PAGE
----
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Good news ahead? Why the economic impact of Covid-19 may not be as bad as feared
It seems that every day another news report predicts financial meltdown. Yet there is evidence the economy may bounce back sooner than expected. Here, The Cheerful Times explains why there may be better news to come…
THERE’S an old saying that bad news travels the fastest. That’s because as human beings, we are hard-wired by nature to be receptive to danger.
Think about it. If there’s a lion lurking near a water hole you need to know about it, quickly. The challenge that this creates is that ‘good news’ can sometimes get left behind (along with the truth).
If you work for a major news organisation – whether it’s a broadcaster or a newspaper – then your role is to seek attention. Without viewers, listeners or readers you’re out of job.
One way of grabbing someone’s attention is to scare the hell out of them, hence news agendas across the board can often skew towards the negative. So what does this mean in relation to coronavirus?
3 Reasons to be optimistic
Well, here are three reasons to suggest that the long-term effect of coronavirus on jobs, businesses and markets won’t be quite as bad as we think.
1 – Firstly, we’re told the scale of the economic crisis due to the coronavirus lockdown is greater than the banking collapse of 2008. However, that doesn’t mean it will last as long. In 2008, the financial system itself was bust. If you like, the money pipes were broken and ‘wealth’ that never really existed in the first place was gushing down the drain. But the current situation is different. In fact, 2008 may have ironically resulted in the financial system being better prepared this time around. The pipes are still intact – we just need to switch the plumbing back on.
2 – Secondly, the British public have reacted on mass by dramatically increasing their savings levels and reducing their debts during lockdown. According to the Bank of England, in April alone the public added £16billion to savings accounts, and paid off around £5billion in debt. Of course, this means nobody is spending, which is bad for the economy in the short term. But the bigger picture is that there’s plenty of cash waiting to flow through the pipes, thanks no-doubt in part to the furlough scheme.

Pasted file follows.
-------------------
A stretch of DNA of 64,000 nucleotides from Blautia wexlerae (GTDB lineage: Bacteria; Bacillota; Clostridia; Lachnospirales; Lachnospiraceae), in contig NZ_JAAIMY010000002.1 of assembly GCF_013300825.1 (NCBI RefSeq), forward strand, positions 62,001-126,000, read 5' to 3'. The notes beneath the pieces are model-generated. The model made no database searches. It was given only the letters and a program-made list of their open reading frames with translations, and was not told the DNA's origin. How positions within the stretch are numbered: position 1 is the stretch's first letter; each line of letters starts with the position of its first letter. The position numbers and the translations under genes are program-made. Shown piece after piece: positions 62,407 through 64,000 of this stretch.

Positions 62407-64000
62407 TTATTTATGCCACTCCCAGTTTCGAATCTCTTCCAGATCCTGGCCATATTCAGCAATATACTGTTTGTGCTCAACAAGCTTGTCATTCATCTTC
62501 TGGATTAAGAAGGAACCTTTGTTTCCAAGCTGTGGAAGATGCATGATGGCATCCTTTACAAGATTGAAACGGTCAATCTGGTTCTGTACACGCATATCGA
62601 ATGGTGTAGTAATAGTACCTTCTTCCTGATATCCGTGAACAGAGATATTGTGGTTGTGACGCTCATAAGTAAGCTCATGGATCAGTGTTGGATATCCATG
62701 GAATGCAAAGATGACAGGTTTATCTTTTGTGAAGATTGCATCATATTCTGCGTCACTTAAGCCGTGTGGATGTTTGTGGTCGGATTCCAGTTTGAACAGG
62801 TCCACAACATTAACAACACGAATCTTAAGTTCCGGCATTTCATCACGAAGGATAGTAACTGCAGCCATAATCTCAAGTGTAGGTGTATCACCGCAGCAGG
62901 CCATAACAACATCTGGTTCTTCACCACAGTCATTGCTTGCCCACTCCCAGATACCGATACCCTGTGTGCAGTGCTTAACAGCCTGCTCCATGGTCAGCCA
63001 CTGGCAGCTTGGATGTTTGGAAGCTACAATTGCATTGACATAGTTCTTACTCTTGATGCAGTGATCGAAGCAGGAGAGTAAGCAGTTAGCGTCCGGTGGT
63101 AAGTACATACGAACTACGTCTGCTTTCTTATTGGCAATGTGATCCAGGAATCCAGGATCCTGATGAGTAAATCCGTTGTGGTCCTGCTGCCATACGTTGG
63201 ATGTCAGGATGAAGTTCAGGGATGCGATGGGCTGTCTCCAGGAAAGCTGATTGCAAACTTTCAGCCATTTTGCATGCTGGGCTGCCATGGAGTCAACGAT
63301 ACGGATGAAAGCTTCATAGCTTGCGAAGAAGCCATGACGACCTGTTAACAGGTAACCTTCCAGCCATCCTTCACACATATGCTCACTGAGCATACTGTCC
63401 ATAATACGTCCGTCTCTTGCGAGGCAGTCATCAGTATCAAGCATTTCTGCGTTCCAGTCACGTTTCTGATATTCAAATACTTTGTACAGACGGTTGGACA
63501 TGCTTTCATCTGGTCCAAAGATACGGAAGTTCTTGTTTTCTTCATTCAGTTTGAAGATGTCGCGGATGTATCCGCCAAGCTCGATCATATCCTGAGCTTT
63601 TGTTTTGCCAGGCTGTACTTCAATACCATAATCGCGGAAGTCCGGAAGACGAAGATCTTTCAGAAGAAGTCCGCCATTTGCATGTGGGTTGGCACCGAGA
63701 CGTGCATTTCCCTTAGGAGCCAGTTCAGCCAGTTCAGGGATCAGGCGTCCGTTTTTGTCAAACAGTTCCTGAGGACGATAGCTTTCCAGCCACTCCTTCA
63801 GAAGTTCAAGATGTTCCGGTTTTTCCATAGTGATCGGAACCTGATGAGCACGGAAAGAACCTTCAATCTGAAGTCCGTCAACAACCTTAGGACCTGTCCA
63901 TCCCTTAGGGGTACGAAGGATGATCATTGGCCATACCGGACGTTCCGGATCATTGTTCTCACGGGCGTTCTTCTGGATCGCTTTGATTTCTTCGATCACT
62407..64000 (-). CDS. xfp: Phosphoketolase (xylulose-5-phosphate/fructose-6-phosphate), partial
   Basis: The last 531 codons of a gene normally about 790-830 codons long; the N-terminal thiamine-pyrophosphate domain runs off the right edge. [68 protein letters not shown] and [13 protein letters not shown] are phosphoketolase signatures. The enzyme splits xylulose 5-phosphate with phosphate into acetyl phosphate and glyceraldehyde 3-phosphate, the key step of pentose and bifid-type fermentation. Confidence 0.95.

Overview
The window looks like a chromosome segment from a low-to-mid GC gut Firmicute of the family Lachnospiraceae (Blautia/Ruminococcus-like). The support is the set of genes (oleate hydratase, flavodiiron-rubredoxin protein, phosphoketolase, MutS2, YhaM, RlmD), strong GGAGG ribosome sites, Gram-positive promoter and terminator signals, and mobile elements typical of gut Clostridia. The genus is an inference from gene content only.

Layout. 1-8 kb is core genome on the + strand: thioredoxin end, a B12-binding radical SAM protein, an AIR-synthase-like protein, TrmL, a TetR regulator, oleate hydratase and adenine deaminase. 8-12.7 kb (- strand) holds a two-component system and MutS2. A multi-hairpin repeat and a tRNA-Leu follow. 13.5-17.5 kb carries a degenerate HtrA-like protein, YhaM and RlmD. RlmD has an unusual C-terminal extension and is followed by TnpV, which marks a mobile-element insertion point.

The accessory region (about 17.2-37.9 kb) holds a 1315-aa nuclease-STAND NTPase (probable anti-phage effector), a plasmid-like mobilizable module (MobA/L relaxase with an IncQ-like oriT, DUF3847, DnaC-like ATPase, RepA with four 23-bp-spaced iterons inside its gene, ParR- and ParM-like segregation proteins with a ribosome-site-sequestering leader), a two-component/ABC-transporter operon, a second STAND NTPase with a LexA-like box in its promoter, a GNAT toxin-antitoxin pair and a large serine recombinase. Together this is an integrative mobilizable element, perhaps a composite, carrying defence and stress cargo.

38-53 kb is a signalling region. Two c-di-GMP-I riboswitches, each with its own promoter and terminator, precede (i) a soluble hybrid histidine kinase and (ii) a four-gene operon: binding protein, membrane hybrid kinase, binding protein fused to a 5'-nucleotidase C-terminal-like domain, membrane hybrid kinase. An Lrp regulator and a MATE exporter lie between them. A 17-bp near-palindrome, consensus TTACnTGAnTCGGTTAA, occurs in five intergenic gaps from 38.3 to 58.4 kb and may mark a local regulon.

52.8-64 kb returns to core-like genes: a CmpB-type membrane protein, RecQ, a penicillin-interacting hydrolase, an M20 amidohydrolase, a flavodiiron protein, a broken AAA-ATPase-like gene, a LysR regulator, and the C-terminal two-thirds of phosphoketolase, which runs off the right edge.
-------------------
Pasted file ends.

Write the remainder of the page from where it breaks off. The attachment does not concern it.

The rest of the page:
3 – Thirdly, there’s been a lot of worry about Government debt being nearly £2trillion, which is greater than GDP (the value of the entire wealth created by the UK economy in a whole year). This might sound like a terrifying situation, but in layman’s terms is no different to somebody on an annual salary of £30k taking out a mortgage of around £30k. In other words, it’s manageable – provided it’s at a sensible rate of interest, over 20 years or more. Rishi Sunak (pictured above) is no fool. He’s ex-Goldman Sachs, and thankfully, he’s not your typical career politician and therefore isn’t afraid to make bold decisions.
However, organisations like the BBC and many other broadcasters nonetheless tend to relentlessly focus on worst-case scenarios. For example, in May, the BBC published the doom-laden headline: “Bank of England warns of sharpest recession on record.”
Whilst that may be accurate (in the short-term), the Bank’s illustration actually stated that the UK economy would return to pre-Covid levels by next summer, adding: “The fall in GDP should be temporary and activity should pick up relatively rapidly.”
So the BBC headline could just as accurately have said: “Bank of England says economy will recover rapidly within a year.“
To be fair, the BBC did qualify it’s headline further down the report, but the casual impression of is one of impeding disaster.
Of course, the Governor of the Bank of England isn’t Mystic Meg. He’s a bloke in a suit called Andrew Bailey, who stressed at the time that he wasn’t making a forecast, just illustrating possibilities.
The Bank’s official Monetary Policy Report stated: “Many other scenarios for the economy are possible.”
So the glass is either half empty or half full, depending on how you read your news.
Interestingly, the tabloid press seems to be far more in tune with its readership over this issue than broadcast media. Both the Daily Mirror and The Sun have been running constructive campaigns to re-start various sectors of the economy. They’ve reported the good along with the bad.
Meanwhile according to the Financial Times, the stock market is on course to record its best quarter in the FTSE All World Index for over a decade.
Of course, nobody is suggesting it won’t be a bumpy ride. There will be unseen challenges and tough moments ahead, but according to the Bank’s illustrative model: “Activity picks up materially in the latter part of 2020 after social distancing measures are relaxed.” The economy will then return to its pre‑Covid level by “the second half of 2021.”
That’s just 12 months away. A single year. Sadly, it won’t bring back those who have tragically lost their lives to the virus, but for the sake of future generations we need to get the economy back in shape.
* You can copy this article using the social media buttons below. Commentary by Gary Thompson, who has previously held senior editorial positions at a number of newspapers.